About Field Sites
The Talladega National Forest (TALL) is a terrestrial NEON field site located within the Oakmulgee District of the Talladega National Forest in west-central Alabama, in Hale and Bibb counties. TALL has a total sampling area of 52.3 km2 (12,924 acres) on land that is managed by the U.S Forest Service. It is encompassed within the Fall Line Hills of the Eastern Gulf Coastal Plain Physiographic Region. The site is located in NEON's Ozarks Complex Domain (D08) and is the northernmost aquatic field site in the Domain. D08 has two other terrestrial field sites and three aquatic field sites. TALL is colocated with the Mayfield Creek (MAYF) aquatic site. TALL and MAYF are upstream of the Dead Lake (DELA) and Black Warrior River (BLWA) sites.   
Alabama has a subtropical climate with hot summers, mild winters, and year-round precipitation. Summers are hot and humid, dominated by maritime tropical air from the Gulf of Mexico and the Atlantic. This warm, moist air contributes to the formation of convection storms and thunderstorms in the region, causing major precipitation pulses and flooding. The area is subject to tornadoes and hurricanes. The average annual temperature is 17.2 °C (63 °F) and the average annual precipitation is about 1380 mm (54.3 in.).  
The parent materials at TALL consist of undifferentiated marine sediments of the Cretaceous age Tuscaloosa Group. In particular they are characterized by the Gordo and Coker Formations containing sand, clay, and mudstone.  
Talladega National Forest soils are primarily sand, clay, and mudstone from the Typic Hapludults soil subgroup. Parent materials are undifferentiated marine segments from the Tuscaloosa Group, dating to the Cretaceous age. These marine sediments include Boswell, Boykin, Coldwell, Conecuh, Luverne, Maubila, Smithdale, Wadley, and Wilcox. Soils, as a result of this composition, are dominantly varicolored and sandy, loamy, and clayey. Some soils within the Talladega Forest also have a hardened bedrock of ironstone.  
The hydrology of TALL is the same as its colocated Mayfield Creek site, and is located in the Talladega National Forest. Mayfield Creek's stream channel is highly sinuous, with many sharp, meandering bands and few straight reaches. The flow regime is typical of forested streams in the southeast. Base flows are highest in the winter and spring (February through May) and lowest in the late summer and fall (July through November). Precipitation-driven high flow events may occur at any point during the year, though wetlands likely attenuate the intensity of floods. Although the banks and channel of Mayfield Creek are comprised of sand, the vegetation appears to provide significant stability and resistance to bank failure. Mayfield is a small stream, 4.5-6 m (15-20 ft.) across and just a few feet deep. It runs into a larger stream that eventually enters into the Black Warrior River, part of the Black Warrior-Tombigbee watershed that ultimately flows into the Gulf of Mexico.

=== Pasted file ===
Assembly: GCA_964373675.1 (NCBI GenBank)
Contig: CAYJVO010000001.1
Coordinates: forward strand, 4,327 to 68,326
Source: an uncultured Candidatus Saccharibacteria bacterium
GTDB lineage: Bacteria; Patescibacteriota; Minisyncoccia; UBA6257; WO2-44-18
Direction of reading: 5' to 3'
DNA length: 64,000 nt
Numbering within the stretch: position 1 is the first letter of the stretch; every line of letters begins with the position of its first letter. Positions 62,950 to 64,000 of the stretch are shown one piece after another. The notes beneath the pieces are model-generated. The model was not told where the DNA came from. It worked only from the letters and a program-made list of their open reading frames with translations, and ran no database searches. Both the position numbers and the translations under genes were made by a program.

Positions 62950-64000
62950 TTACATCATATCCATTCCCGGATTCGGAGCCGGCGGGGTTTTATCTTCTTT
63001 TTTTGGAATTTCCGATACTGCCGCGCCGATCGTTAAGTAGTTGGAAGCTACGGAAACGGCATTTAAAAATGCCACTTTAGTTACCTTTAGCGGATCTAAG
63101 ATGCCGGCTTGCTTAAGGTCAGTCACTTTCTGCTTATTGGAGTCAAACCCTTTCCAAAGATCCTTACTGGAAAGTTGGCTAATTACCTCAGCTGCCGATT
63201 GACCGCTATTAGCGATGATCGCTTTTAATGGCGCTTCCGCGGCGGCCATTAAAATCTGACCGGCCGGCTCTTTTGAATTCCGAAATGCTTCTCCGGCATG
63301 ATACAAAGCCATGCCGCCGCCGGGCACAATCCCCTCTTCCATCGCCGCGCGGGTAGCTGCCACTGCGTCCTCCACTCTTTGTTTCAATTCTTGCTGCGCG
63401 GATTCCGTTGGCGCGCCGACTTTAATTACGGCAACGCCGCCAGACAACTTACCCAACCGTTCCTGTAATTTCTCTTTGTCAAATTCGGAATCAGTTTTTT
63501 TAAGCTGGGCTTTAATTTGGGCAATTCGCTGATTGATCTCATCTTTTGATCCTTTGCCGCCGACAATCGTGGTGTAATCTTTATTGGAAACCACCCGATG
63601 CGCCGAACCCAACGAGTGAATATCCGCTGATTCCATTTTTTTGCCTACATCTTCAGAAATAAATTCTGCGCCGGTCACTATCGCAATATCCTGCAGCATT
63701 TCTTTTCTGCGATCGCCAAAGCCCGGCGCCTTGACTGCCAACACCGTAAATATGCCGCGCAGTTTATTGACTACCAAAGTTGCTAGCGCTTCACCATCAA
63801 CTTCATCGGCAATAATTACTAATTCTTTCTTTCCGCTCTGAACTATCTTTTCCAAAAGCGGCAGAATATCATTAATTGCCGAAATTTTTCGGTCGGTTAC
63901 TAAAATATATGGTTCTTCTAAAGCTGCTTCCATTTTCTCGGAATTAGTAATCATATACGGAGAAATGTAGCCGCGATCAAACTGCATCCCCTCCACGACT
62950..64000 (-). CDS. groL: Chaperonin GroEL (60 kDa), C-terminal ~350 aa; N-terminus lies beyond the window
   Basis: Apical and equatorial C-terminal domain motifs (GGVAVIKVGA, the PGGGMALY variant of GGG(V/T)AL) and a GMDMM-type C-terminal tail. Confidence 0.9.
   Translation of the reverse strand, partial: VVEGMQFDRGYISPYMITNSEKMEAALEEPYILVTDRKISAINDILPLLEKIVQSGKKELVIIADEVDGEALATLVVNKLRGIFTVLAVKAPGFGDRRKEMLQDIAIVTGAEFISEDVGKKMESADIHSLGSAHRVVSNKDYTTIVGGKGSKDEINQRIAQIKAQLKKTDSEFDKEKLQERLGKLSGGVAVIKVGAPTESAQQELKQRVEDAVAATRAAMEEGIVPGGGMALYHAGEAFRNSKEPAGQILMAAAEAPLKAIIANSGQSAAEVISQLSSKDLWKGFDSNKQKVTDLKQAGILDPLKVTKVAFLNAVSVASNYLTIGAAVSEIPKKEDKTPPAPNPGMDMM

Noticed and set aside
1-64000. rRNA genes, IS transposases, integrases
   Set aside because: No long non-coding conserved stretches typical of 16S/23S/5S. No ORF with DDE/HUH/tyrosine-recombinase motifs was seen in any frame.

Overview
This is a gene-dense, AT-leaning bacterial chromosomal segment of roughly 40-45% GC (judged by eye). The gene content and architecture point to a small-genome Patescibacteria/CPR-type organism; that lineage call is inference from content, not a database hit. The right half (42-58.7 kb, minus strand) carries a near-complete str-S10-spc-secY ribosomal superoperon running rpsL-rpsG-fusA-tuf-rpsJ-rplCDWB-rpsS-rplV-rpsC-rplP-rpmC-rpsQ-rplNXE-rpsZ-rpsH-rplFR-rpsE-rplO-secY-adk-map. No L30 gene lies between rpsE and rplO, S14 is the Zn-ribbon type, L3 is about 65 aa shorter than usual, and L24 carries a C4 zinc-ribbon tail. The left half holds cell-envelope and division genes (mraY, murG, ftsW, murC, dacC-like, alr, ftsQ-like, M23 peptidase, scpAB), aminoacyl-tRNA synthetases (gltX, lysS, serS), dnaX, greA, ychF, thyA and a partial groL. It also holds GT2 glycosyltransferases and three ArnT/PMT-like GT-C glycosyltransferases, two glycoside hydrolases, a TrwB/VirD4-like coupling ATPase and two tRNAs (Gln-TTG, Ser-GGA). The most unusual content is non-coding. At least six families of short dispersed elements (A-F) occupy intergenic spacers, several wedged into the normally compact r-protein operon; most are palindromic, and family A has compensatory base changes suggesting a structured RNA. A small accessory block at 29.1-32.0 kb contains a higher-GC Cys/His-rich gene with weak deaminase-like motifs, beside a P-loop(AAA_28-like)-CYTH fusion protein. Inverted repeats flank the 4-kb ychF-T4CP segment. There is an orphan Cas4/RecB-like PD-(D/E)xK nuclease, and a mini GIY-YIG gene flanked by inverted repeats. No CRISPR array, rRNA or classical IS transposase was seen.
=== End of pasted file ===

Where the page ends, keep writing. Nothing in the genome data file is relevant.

Vegetation across the Oakmulgee District in Talladega National Forest is similar to that of the Upper Costal Plains; however, the topography is more characteristic of the steep slopes of the Appalachian Plateau. TALL is dominated by conifers, with some areas of intermixed conifers, hardwoods, bottomland hardwoods, and wetlands. TALL's canopy is dominated by longleaf pine (Pinus palustris) and loblolly pine (Pinus taeda), with mixed species of oak in the understory. Although the Oakmulgee District is known for its longleaf forests, over 40% of Oakmulgee is covered with hardwoods and wetlands.   
The Oakmulgee is home to Alabama's largest population of endangered red-cockaded woodpeckers (Leuconotopicus borealis), a key indicator species motivating the restoration of the longleaf forest. Common mammal species include white-tailed deer (Odocoileus virginianus), black bear (Ursus americanus), coyote (Canis latrans), gray squirrel (Sciurus carolinensis), raccoon (Procyon lotor), and cottontail rabbit (Sylviagus floridanus). Wildlife in the region include several other species of mammals, birds, reptiles, amphibians, and fish. Several endangered, threatened, or sensitive species are found here, including the flattened musk turtle. NEON provides data on birds, small mammals, beetles, mosquitoes, and ticks.   
Past Land Management and Use
Native American presence in the area dates back at least 12,000 years ago. When European explorers and settlers arrived in the 1600s, four major native nations were living in Alabama: Cherokee, Creek, Chickasaw, and Choctaw. Following the 1830 Indian Removal Act, the U.S. used forced treaties to relocate these indigenous peoples. During the 1800s, the forests throughout Alabama were extensively logged, destroying most of the old growth forests in the state, and was heavily impacted by agriculture. By the early 1900s, most of central Alabama was deforested and intensive farming had resulted in heavy erosion and nutrient depletion. In 1935, the National Forest Commission purchased around 1135 km2 (280,400 acres) of cut-over land as part of the Oakmulgee Purchase Unit, with the intention of reseeding the forests for managed logging, wildlife protection, and recreation. In 1936, President Roosevelt created the Talladega National Forest by proclamation, combining the Oakmulgee Purchase Unit and the Talladega Purchase Unit into protected forestland. By the time the Oakmulgee District was incorporated into the Talladega National Forest, it had already been cut over twice, and desired species were not restocking. The Forest Service's early developments were focused on forestry, upland game, and recreation. Fire management infrastructure included access roads and lookout towers, fire breaks, and the establishment of a fire protection patrol. Many of these structures remain scattered throughout the forest. The University of Alabama also conducts ongoing research in the damaged area. [10-17]